a second talkgroup operating over a public radio network;
at least one communication device in the first talk group having public network capability, the at least one communication device being either portable or mobile; and
the at least one communication device relaying audio from the first talk group to the second talk group over the public network.
24. The communication system of claim 23, wherein the at least one communication device includes:
a first receiver operable in the private network; and
a first transmitter operable in the private network;
a second receiver operable in the public network; and
a second transmitter operable in the public network;
wherein audio is received from the private network at the first receiver and ported via an electrical link to the second transmitter; and
wherein audio is received from the public network at the second receiver and ported via an electrical link to the first transmitter.
25. A method of bridging talkgroups, comprising:
transmitting a call from a public communication device within a public talk group over a public network;
receiving the call at a communication subsystem having both private and public network capability, the communication subsystem being either portable or mobile; and
relaying the call through the private network to a private network communication device;
transmitting a response from the private network communication device over the private network;
receiving the response at the communication subsystem; and
relaying the response through the public network to the public network communication device.
26. A method of bridging talkgroups, comprising:
transmitting a call from a wireless communication device over both public and private networks via a portable or mobile communication subsystem; and
receiving the call at both public and private network devices.
27. The method of claim 26, further comprising the step of responding to the call from the public and private devices through the public and private networks.
28. A wireless radio communication device for use in bridging communications between private and public network systems, comprising:
a portable private radio portion operable in a private communications network;
a portable public radio portion operable in a public communications network; and
an electrical link for controlling audio between the portable public radio portion and the portable private radio portion.
29. The communication device of claim 28, wherein the electrical link between the portable private radio portion and portable public radio portion is wireless.
30. The communication device of claim 28, wherein the electrical link between the portable private radio portion and portable public radio portion is wired.
31. The communication device of claim 28, further including a speaker and microphone operatively coupled to the portable private radio portion and the portable public radio portion.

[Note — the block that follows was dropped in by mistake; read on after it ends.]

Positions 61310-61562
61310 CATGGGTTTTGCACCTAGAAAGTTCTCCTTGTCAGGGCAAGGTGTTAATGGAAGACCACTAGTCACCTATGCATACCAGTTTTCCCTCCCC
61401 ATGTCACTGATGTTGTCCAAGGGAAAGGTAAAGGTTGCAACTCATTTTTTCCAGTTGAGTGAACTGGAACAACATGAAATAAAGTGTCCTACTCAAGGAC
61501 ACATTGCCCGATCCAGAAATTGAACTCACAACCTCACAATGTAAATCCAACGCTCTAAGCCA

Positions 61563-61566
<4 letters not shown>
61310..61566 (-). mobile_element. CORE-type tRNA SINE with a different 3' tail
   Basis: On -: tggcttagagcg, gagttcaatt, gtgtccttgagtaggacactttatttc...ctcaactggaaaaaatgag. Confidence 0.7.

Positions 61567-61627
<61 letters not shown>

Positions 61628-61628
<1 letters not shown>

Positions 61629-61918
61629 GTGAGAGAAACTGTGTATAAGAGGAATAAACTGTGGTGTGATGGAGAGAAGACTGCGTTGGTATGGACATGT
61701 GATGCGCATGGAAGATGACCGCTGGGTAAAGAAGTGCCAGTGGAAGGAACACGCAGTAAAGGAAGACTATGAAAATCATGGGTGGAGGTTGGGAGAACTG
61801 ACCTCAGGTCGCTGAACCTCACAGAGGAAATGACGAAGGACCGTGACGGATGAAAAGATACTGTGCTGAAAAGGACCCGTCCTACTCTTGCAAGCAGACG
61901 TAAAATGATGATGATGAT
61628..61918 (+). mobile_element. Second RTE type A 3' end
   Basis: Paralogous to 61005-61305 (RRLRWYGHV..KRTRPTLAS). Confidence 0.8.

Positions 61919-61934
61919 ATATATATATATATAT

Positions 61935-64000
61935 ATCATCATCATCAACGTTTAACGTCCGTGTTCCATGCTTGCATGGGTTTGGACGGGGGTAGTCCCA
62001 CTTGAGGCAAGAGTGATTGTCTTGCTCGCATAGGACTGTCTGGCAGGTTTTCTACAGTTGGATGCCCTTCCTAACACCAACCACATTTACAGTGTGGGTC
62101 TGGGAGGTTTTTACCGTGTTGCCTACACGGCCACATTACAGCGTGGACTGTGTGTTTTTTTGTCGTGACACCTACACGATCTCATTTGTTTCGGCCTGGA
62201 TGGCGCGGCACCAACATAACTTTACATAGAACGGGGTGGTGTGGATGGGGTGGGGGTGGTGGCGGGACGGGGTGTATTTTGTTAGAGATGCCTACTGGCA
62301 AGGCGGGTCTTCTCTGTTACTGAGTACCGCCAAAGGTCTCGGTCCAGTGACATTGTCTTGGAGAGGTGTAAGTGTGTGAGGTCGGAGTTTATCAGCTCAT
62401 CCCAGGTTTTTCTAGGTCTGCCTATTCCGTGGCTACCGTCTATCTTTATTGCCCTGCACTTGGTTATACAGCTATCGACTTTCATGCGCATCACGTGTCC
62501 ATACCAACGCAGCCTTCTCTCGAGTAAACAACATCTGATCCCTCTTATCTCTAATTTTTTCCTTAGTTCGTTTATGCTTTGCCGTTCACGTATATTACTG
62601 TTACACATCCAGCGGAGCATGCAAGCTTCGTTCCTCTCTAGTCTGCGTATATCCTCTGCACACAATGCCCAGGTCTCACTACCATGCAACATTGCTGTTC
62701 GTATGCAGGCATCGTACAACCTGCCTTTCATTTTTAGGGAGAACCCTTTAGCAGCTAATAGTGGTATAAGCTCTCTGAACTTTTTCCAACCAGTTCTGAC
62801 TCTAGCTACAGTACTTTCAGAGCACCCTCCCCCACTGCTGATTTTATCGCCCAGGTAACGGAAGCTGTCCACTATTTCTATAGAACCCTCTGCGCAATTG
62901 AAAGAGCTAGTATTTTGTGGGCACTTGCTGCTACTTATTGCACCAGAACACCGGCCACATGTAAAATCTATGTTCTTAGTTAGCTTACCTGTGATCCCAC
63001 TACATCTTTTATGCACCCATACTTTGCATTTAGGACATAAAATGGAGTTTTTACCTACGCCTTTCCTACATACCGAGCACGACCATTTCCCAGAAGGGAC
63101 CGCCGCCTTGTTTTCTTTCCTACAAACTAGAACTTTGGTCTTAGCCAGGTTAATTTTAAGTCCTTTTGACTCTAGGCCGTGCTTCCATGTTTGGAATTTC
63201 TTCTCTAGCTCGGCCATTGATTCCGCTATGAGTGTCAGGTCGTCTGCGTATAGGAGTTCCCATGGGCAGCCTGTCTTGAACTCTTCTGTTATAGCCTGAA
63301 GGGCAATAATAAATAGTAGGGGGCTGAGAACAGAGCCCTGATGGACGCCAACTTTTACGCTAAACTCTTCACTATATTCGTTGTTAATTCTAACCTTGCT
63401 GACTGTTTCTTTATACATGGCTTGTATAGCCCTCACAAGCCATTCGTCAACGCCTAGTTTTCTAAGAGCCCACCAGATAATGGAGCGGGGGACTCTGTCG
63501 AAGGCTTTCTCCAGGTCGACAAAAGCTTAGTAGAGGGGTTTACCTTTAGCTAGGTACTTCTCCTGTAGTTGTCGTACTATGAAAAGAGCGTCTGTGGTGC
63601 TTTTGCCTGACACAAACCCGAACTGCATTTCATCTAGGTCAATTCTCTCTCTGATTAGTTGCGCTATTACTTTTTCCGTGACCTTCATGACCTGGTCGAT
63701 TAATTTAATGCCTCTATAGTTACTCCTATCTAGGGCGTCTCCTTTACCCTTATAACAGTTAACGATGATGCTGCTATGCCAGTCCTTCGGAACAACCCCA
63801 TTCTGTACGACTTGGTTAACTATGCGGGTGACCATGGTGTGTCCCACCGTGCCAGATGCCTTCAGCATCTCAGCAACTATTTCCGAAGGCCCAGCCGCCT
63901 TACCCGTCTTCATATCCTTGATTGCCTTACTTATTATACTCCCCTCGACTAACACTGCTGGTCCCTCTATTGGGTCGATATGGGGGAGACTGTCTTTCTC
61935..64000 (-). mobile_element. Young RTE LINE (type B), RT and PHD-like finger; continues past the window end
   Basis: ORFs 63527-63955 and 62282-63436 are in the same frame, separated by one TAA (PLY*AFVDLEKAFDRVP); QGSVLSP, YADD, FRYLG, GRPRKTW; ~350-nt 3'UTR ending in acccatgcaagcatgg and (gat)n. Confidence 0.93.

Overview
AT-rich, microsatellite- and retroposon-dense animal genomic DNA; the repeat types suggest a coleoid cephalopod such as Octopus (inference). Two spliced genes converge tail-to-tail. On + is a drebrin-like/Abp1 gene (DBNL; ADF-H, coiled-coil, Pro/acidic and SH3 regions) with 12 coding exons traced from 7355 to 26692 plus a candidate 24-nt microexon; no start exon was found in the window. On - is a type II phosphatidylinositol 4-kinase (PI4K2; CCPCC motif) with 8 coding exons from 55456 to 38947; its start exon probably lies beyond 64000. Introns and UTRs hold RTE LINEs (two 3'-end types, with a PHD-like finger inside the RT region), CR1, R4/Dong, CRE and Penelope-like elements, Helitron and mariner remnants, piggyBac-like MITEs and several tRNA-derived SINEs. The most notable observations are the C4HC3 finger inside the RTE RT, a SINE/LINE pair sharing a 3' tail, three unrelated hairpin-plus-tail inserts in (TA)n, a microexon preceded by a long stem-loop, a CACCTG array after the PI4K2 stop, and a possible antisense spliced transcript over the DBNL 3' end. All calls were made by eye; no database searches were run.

32. The communication device of claim 31, wherein the speaker and microphone operate as a remote speaker microphone.
33. The communication device of claim 32, wherein the speaker and microphone also operate in phone mode.
34. The communication device of claim 31, wherein the microphone enables communication with both private and public network systems simultaneously.
35. A communication system, comprising:
a private network communication device;
a public network communication device;
a wireless communication subsystem having both private and pubic network capability, the wireless communication subsystem being portable or mobile; and
the wireless communication subsystem providing private to public network communication and public to private network communications through private and public networks.
36. The communication system of claim 35, wherein the wireless subsystem provides simultaneous communication to both the private and public network communication devices.
Description
CROSS REFERENCE TO RELATED APPLICATIONS

[0001] This application is related to U.S. applications Docket No. CM05379J, by Wong et al., entitled “Improved Location Determination of a Private Network Radio using a Public Network System,” filed concurrently herewith, Docket No. CM05367J by Claxton et al., entitled “Accessory for a Mobile Communication System,” Docket No. CM05377J by Richards et al., entitled “Charging Device for Charging a Plurality of Devices,” and Docket No. CM05360J by Richards et al., entitled “Portable Communication Device used as an Accessory for a Portable Two-Way Radio,” each assigned to Motorola, Inc.

BACKGROUND OF THE INVENTION

[0002] 1. Field of the Invention

[0003] This invention relates in general to communication systems and in particular to bridging talkgroups in communication systems.

[0004] 2. Description of the Related Art

[0005] With the increase in the number of public safety personnel involved in addressing major incidents, there is a need to “conference in” talk groups on different networks (dispatch to dispatch). For example, immigration officers may need to communicate with local police during an incident. Firefighters and police officers may also need to coordinate their efforts during an incident. These public safety personnel currently are unable to communicate with each other on separate private or public radio systems. Also, during incidents that require expert or high level official advice, public safety personnel may also need to add individuals who use public cellular telephony communications to their private talk systems (dispatch to cell). Historically, bridging public and private talk groups has not been feasible, because the effort to enable this at the network infrastructure level is quite high. There is a need for bridging talk groups to be accomplished on an ad hoc basis without operator intervention. Additionally, the ability to generate a record in a dispatch center recording the combined dialog of multiple talk groups would be highly beneficial.